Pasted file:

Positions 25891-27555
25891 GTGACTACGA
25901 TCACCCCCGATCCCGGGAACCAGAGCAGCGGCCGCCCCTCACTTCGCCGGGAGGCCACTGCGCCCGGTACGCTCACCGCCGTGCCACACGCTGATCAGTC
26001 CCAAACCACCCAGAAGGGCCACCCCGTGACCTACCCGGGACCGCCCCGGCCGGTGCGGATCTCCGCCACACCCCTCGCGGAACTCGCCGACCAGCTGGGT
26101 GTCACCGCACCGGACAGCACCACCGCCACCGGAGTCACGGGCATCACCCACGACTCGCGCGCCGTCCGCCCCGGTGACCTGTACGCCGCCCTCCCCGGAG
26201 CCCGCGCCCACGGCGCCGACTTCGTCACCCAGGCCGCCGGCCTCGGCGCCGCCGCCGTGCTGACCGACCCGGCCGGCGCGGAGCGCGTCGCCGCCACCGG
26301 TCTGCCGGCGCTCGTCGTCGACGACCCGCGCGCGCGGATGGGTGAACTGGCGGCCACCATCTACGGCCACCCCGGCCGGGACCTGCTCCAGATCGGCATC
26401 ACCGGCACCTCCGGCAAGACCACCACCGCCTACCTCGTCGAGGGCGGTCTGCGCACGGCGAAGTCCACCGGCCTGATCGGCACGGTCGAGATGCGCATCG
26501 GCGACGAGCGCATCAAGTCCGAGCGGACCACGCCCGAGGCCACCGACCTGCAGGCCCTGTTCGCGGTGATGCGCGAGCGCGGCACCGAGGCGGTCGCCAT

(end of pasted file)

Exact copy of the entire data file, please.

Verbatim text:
Positions 25891-27555
25891 GTGACTACGA
25901 TCACCCCCGATCCCGGGAACCAGAGCAGCGGCCGCCCCTCACTTCGCCGGGAGGCCACTGCGCCCGGTACGCTCACCGCCGTGCCACACGCTGATCAGTC
26001 CCAAACCACCCAGAAGGGCCACCCCGTGACCTACCCGGGACCGCCCCGGCCGGTGCGGATCTCCGCCACACCCCTCGCGGAACTCGCCGACCAGCTGGGT
26101 GTCACCGCACCGGACAGCACCACCGCCACCGGAGTCACGGGCATCACCCACGACTCGCGCGCCGTCCGCCCCGGTGACCTGTACGCCGCCCTCCCCGGAG
26201 CCCGCGCCCACGGCGCCGACTTCGTCACCCAGGCCGCCGGCCTCGGCGCCGCCGCCGTGCTGACCGACCCGGCCGGCGCGGAGCGCGTCGCCGCCACCGG
26301 TCTGCCGGCGCTCGTCGTCGACGACCCGCGCGCGCGGATGGGTGAACTGGCGGCCACCATCTACGGCCACCCCGGCCGGGACCTGCTCCAGATCGGCATC
26401 ACCGGCACCTCCGGCAAGACCACCACCGCCTACCTCGTCGAGGGCGGTCTGCGCACGGCGAAGTCCACCGGCCTGATCGGCACGGTCGAGATGCGCATCG
26501 GCGACGAGCGCATCAAGTCCGAGCGGACCACGCCCGAGGCCACCGACCTGCAGGCCCTGTTCGCGGTGATGCGCGAGCGCGGCACCGAGGCGGTCGCCAT